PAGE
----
And to test yourself, whether you've really understood,
    predict what the compiler will say to that:

    // char c = '\u000a//'

    // :)
    Andreas Leitgeb, Feb 19, 2007
    #5
  6. dimakura

    dimakura Guest

    On Feb 19, 7:10 pm, Andreas Leitgeb <>
    wrote:
    > Chris Uppal <-THIS.org> wrote:
    > > dimakura wrote:
    > >> but i can not find why i can not use
    > >> // char c = '\u000a'
    > >> is it because '\u000a' is equivivalent to \n and this type is comment
    > >> is a single-line?

    > > Yes, exactly right.

    >
    > And to test yourself, whether you've really understood,
    > predict what the compiler will say to that:
    >
    > // char c = '\u000a//'
    >
    > // :)



    yes, i understand: new line begin with comment!
    ok.

    just to test myself:

    it is not an error:

    // \u000a

    but error is

    // \u000a something_else

    where "something_else" is not spaces or something placed in correct
    Java-style comment
    dimakura, Feb 20, 2007
    #6
  7. dimakura wrote:
    > On Feb 19, 7:10 pm, Andreas Leitgeb <>
    > wrote:
    >> Chris Uppal <-THIS.org> wrote:
    >>> dimakura wrote:
    >>>> but i can not find why i can not use
    >>>> // char c = '\u000a'
    >>>> is it because '\u000a' is equivivalent to \n and this type is comment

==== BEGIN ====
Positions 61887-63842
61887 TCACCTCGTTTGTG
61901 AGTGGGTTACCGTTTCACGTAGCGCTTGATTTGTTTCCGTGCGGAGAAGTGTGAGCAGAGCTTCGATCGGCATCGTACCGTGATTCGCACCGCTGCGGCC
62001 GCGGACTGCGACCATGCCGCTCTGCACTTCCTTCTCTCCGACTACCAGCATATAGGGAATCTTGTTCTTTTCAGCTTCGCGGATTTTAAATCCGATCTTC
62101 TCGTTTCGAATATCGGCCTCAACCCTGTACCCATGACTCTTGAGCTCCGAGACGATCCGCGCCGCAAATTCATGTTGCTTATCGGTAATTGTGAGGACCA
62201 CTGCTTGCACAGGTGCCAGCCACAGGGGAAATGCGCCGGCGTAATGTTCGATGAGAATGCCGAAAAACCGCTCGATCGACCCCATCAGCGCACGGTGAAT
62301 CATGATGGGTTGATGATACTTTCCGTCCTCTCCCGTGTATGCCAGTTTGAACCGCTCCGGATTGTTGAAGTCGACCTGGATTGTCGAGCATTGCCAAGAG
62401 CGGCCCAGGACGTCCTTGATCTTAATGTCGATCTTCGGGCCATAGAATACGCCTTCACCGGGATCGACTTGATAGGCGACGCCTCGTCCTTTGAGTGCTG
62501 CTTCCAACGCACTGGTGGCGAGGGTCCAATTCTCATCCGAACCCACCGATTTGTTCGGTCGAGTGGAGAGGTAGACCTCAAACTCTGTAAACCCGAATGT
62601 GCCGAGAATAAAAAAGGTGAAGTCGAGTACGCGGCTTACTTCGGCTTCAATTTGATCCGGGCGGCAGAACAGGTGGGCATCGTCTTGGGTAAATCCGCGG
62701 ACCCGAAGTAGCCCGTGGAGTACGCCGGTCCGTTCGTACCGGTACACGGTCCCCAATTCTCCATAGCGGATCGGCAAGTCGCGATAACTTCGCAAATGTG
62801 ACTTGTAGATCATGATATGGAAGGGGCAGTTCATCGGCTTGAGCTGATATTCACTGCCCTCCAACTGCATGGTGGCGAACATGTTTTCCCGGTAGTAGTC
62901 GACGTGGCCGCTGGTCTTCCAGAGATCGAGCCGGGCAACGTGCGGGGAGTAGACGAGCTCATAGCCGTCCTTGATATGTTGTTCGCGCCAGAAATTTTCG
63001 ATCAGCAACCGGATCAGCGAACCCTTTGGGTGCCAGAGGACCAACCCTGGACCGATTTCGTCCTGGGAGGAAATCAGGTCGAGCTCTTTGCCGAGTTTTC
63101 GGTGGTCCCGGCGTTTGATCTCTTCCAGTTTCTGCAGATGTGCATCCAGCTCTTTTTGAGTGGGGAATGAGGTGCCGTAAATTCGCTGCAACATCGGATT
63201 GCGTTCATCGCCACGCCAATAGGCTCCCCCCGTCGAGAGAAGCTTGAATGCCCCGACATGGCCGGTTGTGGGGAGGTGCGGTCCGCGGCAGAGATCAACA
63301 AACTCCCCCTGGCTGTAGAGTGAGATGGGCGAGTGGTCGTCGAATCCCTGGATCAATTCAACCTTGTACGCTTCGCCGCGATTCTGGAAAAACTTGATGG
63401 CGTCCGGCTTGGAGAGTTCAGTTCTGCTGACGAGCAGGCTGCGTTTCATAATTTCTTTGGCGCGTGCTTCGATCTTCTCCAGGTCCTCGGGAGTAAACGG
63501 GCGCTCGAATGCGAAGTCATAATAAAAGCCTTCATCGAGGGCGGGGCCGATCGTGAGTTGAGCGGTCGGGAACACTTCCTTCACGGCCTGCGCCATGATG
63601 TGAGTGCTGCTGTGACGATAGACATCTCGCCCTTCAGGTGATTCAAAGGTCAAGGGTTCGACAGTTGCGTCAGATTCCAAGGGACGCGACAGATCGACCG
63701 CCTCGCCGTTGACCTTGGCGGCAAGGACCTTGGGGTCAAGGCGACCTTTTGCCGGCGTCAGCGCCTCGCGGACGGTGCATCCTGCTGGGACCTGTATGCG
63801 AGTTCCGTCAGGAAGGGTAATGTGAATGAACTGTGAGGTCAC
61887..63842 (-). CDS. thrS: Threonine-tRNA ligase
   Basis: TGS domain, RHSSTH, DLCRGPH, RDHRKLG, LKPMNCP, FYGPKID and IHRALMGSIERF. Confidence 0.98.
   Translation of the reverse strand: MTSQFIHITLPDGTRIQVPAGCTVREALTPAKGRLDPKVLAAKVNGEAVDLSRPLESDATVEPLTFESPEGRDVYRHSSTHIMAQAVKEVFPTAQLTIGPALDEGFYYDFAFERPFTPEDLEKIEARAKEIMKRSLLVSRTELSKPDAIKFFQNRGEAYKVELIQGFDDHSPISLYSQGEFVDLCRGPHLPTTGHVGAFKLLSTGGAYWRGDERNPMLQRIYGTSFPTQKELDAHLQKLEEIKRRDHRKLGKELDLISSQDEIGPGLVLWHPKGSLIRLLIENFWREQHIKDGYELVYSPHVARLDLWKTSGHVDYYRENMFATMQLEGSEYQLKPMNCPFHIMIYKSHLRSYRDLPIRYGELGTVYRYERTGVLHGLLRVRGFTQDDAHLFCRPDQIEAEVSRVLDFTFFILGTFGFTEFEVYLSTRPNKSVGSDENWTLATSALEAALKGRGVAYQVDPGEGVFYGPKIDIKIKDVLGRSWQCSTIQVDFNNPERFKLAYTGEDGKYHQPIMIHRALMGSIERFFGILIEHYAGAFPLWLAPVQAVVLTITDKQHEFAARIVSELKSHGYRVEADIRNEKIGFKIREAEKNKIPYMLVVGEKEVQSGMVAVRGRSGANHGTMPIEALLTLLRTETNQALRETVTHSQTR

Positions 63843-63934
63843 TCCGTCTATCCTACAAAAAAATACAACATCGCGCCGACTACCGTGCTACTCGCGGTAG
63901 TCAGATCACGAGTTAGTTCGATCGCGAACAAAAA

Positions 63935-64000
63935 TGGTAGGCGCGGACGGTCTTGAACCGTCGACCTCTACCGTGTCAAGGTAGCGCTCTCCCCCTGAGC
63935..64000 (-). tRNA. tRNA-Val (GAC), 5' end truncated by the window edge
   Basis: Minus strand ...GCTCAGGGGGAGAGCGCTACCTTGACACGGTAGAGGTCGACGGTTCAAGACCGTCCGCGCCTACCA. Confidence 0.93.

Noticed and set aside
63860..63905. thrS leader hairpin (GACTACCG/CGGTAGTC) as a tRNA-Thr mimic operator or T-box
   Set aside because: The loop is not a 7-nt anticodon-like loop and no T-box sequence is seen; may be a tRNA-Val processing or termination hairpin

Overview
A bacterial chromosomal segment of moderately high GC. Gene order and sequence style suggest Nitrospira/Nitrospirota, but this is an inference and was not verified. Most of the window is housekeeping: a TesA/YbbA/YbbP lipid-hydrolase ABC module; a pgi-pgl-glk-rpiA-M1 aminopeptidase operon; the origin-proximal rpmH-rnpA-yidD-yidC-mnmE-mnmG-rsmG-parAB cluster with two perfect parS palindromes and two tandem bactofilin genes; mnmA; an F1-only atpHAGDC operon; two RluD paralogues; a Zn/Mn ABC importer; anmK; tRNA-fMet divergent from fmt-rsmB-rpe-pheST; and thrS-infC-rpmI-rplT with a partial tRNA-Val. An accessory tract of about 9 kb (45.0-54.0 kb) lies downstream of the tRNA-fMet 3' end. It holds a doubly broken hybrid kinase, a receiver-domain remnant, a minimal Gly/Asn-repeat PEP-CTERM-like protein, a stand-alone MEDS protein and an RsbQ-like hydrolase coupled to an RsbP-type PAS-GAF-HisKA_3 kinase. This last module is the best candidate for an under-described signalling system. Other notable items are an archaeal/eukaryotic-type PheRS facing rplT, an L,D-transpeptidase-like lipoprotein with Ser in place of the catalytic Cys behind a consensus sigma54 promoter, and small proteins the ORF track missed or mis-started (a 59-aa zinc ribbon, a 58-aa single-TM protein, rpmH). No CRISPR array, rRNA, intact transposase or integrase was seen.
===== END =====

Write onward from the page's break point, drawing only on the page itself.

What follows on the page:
>>>> is a single-line?
    >>> Yes, exactly right.

    >> And to test yourself, whether you've really understood,
    >> predict what the compiler will say to that:
    >>
    >> // char c = '\u000a//'
    >>
    >> // :)

    >
    >
    > yes, i understand: new line begin with comment!
    > ok.
    >
    > just to test myself:
    >
    > it is not an error:
    >
    > // \u000a
    >
    > but error is
    >
    > // \u000a something_else
    >
    > where "something_else" is not spaces or something placed in correct
    > Java-style comment
    >


    It is not an error. It is two lines of code, and something_else is on
    the second line, not part of the one line comment. In the following
    valid program, ("Hello, world"); is neither spaces nor a Java-style comment.

    public class HelloWorld{
    public static void main(String[] args){
    System.out.println // \u000a ("Hello, world");
    }
    }

    Patricia
    Patricia Shanahan, Feb 20, 2007
    #7
  8. On 20 Feb 2007 01:22:55 -0800, dimakura wrote:
    > but error is
    >
    > // \u000a something_else
    >
    > where "something_else" is not spaces or something placed in correct
    > Java-style comment


    Not just comments and whitespace. It's valid if something_else is
    anything that can appear at the start of a line, including statements
    or declarations, etc, in the context of the most recent non-comment
    before this line, e.g.:

    public class
    // \u000a Foo {
    }

    /gordon

    --
    [ don't email me support questions or followups ]
    g o r d o n + n e w s @ b a l d e r 1 3 . s e
    Gordon Beaton, Feb 20, 2007
    #8
  9. Gordon Beaton wrote:
    >
    > Read section 3.2 of the JLS, which describes translation of the input
    > to the compiler. The unicode escape sequences are translated into
    > their corresponding unicode characters, *then* the resulting sequence